27. ^ Angelo, Megan. "Just Like the Good Old Days in the Ring", The New York Times, March 18, 2011. Accessed July 25, 2012. "“I just called Joe and said, ‘Let’s develop a movie based on New Providence wrestling,’ ” Mr. McCarthy said.... Because of tax credits, they shot on Long Island rather than in New Providence. But they scouted locations tirelessly, most notably the office and home that Mr. Giamatti’s character shuttles between.... Though the locations might have been fudged, the filmmakers kept New Providence High School in the film by using its banners, uniforms and wrestling mats, an effort facilitated by one of their former classmates, who’s now the school’s principal."
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  55. ^ Bruce Bergen, Union County, New Jersey. Accessed January 26, 2014.
  56. ^ Freeholder Vice Chairman Linda Carter, Union County, New Jersey. Accessed January 26, 2014.
  57. ^ Freeholder Angel G. Estrada, Union County, New Jersey. Accessed January 26, 2014.
  58. ^ Freeholder Sergio Granados, Union County, New Jersey. Accessed January 26, 2014.
  59. ^ Freeholder Bette Jane Kowalski, Union County, New Jersey. Accessed January 26, 2014.
  60. ^ Freeholder Alexander Mirabella, Union County, New Jersey. Accessed January 26, 2014.
  61. ^ Freeholder Vernell Wright, Union County, New Jersey. Accessed January 26, 2014.
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  64. ^ Union County Sheriff Ralph Froehlich, Union County, New Jersey. Accessed January 26, 2014.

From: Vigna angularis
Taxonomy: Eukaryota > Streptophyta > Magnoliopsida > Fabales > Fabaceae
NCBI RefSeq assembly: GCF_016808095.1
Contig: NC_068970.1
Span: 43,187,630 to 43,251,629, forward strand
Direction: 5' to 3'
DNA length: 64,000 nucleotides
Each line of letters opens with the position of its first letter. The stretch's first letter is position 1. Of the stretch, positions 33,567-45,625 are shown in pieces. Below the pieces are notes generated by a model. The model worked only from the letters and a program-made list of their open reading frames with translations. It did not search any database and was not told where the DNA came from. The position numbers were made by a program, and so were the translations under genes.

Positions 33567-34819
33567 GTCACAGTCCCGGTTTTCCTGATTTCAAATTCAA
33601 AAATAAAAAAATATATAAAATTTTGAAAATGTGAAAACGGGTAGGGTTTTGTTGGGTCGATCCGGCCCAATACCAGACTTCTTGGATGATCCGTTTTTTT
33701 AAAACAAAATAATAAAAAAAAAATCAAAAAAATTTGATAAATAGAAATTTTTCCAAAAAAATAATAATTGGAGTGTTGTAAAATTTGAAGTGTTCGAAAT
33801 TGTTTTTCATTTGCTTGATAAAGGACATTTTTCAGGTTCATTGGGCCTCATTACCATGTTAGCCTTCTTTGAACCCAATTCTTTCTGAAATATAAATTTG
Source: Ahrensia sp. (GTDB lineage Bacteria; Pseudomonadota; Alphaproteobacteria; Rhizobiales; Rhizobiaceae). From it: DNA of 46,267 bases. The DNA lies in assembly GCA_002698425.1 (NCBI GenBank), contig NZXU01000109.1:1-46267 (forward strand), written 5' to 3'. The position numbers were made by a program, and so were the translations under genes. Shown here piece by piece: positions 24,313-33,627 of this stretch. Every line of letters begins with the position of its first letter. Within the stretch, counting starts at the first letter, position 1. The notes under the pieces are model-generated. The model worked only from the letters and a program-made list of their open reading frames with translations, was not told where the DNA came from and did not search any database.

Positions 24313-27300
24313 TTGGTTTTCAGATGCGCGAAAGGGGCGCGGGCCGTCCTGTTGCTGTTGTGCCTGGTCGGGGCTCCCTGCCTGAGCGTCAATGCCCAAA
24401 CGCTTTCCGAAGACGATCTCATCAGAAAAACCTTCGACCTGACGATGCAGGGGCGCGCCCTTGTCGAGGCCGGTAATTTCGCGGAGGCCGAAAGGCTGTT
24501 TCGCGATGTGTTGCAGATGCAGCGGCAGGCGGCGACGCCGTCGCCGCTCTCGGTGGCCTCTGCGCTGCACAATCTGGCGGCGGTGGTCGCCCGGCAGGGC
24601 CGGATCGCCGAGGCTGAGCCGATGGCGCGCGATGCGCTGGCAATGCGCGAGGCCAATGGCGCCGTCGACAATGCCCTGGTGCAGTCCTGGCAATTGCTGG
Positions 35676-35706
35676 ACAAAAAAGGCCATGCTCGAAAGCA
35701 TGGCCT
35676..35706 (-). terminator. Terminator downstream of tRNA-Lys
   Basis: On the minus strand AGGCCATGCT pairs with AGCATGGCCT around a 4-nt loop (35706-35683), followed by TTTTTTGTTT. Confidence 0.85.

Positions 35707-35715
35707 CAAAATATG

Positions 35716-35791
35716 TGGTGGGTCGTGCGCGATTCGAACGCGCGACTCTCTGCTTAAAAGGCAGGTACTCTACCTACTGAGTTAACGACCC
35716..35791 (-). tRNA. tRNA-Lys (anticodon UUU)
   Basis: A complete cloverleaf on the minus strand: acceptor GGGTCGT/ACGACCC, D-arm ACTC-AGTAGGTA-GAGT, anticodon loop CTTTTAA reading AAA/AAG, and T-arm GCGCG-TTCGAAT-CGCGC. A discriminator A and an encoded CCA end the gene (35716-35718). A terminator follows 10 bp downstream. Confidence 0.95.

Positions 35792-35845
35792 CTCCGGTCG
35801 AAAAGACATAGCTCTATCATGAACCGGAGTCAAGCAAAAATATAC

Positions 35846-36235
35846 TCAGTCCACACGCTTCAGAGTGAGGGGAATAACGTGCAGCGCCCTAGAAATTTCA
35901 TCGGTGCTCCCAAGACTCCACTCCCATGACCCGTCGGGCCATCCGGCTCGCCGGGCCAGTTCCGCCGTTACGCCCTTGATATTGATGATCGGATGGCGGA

65. ^ Surrogate, Union County, New Jersey. Accessed January 26, 2014.
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  75. ^ Data for the New Providence School District, National Center for Education Statistics. Accessed July 25, 2012.
  76. ^ Allen W. Roberts Elementary School, New Providence School District. Accessed July 24, 2013.
  77. ^ Salt Brook Elementary School, New Providence School District. Accessed July 24, 2013.
  78. ^ New Providence Middle School, New Providence School District. Accessed July 24, 2013.
  79. ^ New Providence High School, New Providence School District. Accessed July 24, 2013.
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  84. ^ Meola, Patricia E. "Free concert series in New Providence kicks off July 9", Independent Press, July 6, 2009. Accessed February 3, 2011. "Mr. Grob, who designed Centennial Park, is a lifelong New Providence resident and was the drummer in the 1970s rock group Looking Glass, who recorded 'Brandy, You're a Fine Girl.' It sold more than a million copies, and was the nation's number one record in August 1972."